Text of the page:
Given the current crisis, nearly all research has ground to a halt. We are unable to predict the length of disruption that will occur at this time but there will be likely knock-on delays. Many members of the teams at KCL, UCL and Imperial have been working from home, and will continue to do so for the foreseeable future. Other members of the Consortium, however, have been called to assist on the frontline in the fight against Covid-19. In addition, recruitment for Prostate Cancer Risk (Work strand 1) and Prostate Cancer Screening (Work strand 2) has been suspended at all sites in order to protect participants from any excess COVID-19 exposure.
As a prostate cancer survivor,
it is a privilege to be able to contribute to a study that has the potential to deliver new methods of testing for prostate cancer that are more reliable, more accurate and less invasive than the current prostate-specific antigen (PSA) test and biopsies. Not all men with prostate cancer are as fortunate as me; I had symptoms that indicated a problem, even though my PSA result was 'normal', but many men have no symptoms at all. We need a test that clinicians and patients can trust.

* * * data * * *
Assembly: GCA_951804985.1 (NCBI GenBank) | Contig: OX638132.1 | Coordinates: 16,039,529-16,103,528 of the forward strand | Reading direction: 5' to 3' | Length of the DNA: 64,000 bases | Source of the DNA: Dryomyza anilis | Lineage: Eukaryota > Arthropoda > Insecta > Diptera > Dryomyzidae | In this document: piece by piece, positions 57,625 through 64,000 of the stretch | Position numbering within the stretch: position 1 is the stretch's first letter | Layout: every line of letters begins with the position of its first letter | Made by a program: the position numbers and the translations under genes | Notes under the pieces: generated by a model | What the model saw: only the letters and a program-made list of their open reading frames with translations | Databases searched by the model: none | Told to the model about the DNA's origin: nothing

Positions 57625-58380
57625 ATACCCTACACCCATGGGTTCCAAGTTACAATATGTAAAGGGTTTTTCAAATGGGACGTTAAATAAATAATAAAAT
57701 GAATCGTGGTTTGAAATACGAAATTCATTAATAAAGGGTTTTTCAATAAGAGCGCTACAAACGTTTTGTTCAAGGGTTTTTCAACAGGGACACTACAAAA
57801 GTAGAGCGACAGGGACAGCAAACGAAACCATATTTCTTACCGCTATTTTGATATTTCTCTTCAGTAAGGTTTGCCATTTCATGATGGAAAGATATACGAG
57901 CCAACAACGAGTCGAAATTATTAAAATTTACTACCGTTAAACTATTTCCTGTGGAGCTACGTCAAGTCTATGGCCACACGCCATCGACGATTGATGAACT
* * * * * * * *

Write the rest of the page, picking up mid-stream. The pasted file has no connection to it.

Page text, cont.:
The ReIMAGINE consortium seeks to change forever the way in which prostate cancer is diagnosed, the manner in which it is classified, the method by which risk is communicated, the utility associated with the diagnosis, the benefit that is derived from intervention and reduce the overall costs of care.
The precise risk-stratification that results from an image-based measurable-disease approach will allow us to determine whether progression in prostate cancer is clonally specified or is a transitional phenomenon.
The risk stratification of prostate cancer that will emerge from ReIMAGINE will permit a departure from today’s one-size-fits-all approach towards an individualised care that matches the very broad risk profile of this ill understood disease.